Birding is beautiful in its simplicity: all you need to do is go for a walk, or look out the window, and see what you see. Spotting a new bird, however, is far easier than correctly identifying it. The next time you spot a new or unfamiliar species, grab your field guide and use these simple guidelines to narrow your search.
Size & Shape
The first thing you’ll notice about a bird, even at a glance, is its size. The shape of features like a beak, head and tail also give important clues to a bird’s identity, so be sure to note them carefully. While these details may be hard to distinguish at first, they will become more and more obvious the longer you practice.
While a bird’s colour can vary depending on whether it’s young or mature, male or female, and what season it is, this remains one of the easiest tools in making an identification. Just think of the bright red plumage of a male Northern Cardinal, or the brilliant azure feathers of a Blue Jay. Other birds will be more challenging, and identifying them may require noting the colour of not just the feathers on their head, breast, wings and tail, but the colour of the beak and legs, too.
Anything from what a bird is feeding on, sitting on or nesting in, to the way it flaps its wings can give important clues to its identity. When observing a flotilla of waterfowl, for example, note whether they are diving under the water or just dunking their heads and upper bodies (a behaviour known as “dabbling”). Or when observing a bird in a tree, you can note whether it appears to be hunting flying insects, searching for seed pods, or pecking insects off the bark.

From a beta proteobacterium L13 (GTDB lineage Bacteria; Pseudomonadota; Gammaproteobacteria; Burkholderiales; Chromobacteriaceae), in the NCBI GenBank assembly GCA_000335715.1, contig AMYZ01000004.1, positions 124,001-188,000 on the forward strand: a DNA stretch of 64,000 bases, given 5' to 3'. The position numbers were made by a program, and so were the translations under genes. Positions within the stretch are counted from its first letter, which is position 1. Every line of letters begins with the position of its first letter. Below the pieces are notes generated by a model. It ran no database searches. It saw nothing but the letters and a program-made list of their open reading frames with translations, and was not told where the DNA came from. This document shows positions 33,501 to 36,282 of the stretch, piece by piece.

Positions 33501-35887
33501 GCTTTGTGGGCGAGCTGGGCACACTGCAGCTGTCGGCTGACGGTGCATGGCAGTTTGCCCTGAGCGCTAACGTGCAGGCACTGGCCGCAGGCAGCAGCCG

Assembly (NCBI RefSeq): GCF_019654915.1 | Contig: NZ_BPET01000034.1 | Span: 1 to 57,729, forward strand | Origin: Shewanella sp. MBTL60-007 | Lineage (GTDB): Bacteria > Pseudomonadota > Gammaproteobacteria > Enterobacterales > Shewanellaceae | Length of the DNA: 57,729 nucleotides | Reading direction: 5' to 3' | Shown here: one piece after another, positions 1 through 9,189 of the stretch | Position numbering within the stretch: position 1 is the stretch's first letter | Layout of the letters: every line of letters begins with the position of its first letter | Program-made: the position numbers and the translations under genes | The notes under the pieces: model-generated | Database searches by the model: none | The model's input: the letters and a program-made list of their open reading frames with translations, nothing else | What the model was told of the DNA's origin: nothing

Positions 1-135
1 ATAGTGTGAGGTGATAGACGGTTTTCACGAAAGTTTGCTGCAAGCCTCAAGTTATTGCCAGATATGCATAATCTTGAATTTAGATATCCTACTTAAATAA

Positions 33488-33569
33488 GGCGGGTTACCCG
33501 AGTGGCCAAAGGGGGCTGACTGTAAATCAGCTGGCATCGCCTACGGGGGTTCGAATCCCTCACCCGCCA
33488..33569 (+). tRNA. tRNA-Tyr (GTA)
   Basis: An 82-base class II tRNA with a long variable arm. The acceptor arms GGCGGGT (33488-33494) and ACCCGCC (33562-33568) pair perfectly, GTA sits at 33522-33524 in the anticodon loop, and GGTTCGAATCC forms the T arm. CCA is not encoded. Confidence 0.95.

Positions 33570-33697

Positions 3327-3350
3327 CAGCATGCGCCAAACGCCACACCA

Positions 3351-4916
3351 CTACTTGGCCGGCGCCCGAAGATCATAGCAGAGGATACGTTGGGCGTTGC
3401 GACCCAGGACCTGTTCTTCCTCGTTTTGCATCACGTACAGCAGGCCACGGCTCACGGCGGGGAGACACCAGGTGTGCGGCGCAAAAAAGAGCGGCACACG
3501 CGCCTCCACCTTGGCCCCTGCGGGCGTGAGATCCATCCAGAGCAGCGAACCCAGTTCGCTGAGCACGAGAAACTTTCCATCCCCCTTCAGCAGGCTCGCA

While many species of birds are surprisingly adaptable, most have strong preferences about where they want to live based on the type of food and shelter available there. With the help of a field guide, which will tell you where a species is likely to be found at which times of year, the location of a bird sighting can help narrow down the possibilities. Most importantly, however, don’t forget to enjoy the process of learning. Even the most experienced birders misidentify birds, and the detective work is all part of the fun.
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